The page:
How to Get Recruited for College Hockey

It is a dream of many young hockey plays to eventually play hockey professionally. But a logical first step for many is to play in college. It is very high level, and plenty of players are drafted out of college, or go there to hone their skills after being drafted but before going to the big leagues.

Unfortunately, getting recruited to play any sport in college can be challenging. There are millions of players who want a spot, and there is only a finite amount of roster spots available in college.

Thankfully, I’m here to give you some help. This guide is going to go over home tips and helpful information when it comes to how a player can get recruited to play college hockey.

1. Find Ways to Showcase Your Talents

The first tip is to find any way you can to showcase your talents. Always play your best on the ice, and show off your entire skillset from shooting, to passing, to deking, to hitting, to blocking shots, and whatever else you think paints you in the best light.

But in addition to playing well in games and tournaments, use the internet to your advantage. Create some highlight videos of your best plays and post/send them places, and be sure there is a place where potential coaches can see your stats and a bio about you as a player.

Even having a social media profile where you share stats, videos or even your hockey-related insight can help your cause. Any way you can show off how good and/or knowledgeable a player you are, the better.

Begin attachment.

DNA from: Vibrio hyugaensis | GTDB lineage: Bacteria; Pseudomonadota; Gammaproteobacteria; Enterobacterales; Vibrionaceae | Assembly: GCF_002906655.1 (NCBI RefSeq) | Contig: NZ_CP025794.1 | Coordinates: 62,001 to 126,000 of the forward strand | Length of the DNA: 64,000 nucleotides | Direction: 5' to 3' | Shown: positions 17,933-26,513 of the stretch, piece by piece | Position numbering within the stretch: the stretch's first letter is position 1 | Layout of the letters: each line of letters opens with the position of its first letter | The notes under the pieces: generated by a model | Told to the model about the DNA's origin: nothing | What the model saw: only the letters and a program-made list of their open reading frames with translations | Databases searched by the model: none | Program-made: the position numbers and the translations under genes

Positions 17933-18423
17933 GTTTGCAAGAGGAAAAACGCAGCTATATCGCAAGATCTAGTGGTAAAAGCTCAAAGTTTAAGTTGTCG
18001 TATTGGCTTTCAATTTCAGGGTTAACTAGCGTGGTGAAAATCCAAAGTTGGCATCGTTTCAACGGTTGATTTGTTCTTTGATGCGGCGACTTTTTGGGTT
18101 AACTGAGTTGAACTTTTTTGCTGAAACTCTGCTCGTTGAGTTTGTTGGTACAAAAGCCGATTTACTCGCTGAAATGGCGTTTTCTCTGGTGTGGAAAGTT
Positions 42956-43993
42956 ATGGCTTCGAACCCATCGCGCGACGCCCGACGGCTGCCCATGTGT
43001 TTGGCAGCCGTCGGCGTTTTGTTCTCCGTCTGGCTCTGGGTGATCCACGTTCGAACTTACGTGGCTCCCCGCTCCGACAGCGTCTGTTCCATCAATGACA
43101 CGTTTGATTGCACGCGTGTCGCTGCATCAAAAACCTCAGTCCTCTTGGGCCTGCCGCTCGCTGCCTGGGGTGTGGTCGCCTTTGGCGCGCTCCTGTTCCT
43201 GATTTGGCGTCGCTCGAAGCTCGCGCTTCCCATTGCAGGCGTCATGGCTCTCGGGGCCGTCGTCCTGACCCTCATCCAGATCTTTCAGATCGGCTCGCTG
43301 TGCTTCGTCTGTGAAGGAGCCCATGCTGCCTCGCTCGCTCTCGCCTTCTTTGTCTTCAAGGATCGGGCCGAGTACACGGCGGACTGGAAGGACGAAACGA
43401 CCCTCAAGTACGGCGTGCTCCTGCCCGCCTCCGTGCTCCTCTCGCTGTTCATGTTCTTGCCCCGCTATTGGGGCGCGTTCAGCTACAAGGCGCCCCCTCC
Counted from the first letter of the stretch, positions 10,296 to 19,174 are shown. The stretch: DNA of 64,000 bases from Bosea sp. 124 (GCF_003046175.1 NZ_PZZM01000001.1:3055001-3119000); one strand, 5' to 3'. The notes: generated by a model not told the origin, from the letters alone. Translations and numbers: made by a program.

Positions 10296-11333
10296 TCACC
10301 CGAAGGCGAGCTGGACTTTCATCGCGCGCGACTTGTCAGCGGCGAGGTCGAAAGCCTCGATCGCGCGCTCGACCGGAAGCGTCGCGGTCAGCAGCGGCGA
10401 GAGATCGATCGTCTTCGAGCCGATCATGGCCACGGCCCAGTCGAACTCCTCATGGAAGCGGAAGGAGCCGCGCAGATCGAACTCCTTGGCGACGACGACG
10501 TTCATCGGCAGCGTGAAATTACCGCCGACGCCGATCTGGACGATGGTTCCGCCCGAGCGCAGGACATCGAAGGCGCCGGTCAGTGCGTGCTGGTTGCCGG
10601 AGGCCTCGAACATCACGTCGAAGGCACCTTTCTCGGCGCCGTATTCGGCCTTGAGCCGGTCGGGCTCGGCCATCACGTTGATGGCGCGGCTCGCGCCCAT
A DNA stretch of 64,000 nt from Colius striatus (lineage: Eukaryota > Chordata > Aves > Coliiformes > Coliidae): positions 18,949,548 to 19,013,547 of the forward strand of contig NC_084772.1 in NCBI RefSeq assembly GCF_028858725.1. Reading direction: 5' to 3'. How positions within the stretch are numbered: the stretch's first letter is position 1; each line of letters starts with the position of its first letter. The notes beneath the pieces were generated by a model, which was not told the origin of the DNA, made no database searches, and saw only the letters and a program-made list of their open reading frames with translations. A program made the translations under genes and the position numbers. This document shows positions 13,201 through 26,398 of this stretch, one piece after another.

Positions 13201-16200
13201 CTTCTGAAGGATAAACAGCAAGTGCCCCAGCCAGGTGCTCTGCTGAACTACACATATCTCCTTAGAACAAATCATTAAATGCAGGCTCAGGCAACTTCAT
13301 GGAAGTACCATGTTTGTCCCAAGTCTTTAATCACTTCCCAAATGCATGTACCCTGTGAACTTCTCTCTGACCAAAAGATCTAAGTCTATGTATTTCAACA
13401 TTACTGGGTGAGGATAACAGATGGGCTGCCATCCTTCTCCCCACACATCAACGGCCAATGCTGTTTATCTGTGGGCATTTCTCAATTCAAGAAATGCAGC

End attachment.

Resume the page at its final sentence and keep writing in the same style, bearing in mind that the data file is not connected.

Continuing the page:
2. Show Up in the Big Moments

In a similar vein to the first tip, you want to be sure to show up in the big moments. College recruiters will often attend high-school or junior hockey games to see if any players catch their eyes. If you know there will be recruiters at a tournament, it is important to show up.

Of course, recruiters are often short on time and may only attend high-profile tournaments where there is a long history of strong teams and players attending. If you or your team can get into one of these tournaments, it can be one of the best ways to get noticed.

Try your best to minimize mistakes during these tournaments, make good decisions, and show off your best moves. Try to keep a level head, and show that you are a good teammate, as well.

Also, if you have a tryout or some sort of skills display for prospective colleges, be sure that you bring your best.

3. Be Proactive

While it would be lovely if you had several college coaches banging on your door to offer you a scholarship, this isn’t the case for most prospective college hockey players. It will often be up to you to reach out to schools and coaches and show your interest.

Find the names or emails of coaches, and reach out to them and ask them to watch your highlight video or to come to a game or tournament. This won’t always yield results but has been successful from time to time.

Also, college coaches won’t be able to reach out to players until they are at least in the 10th grade, so if you want to start the process earlier than that, it will be up to you and your family to reach out to schools and show your interest.

4. Don’t Solely Focus on Division 1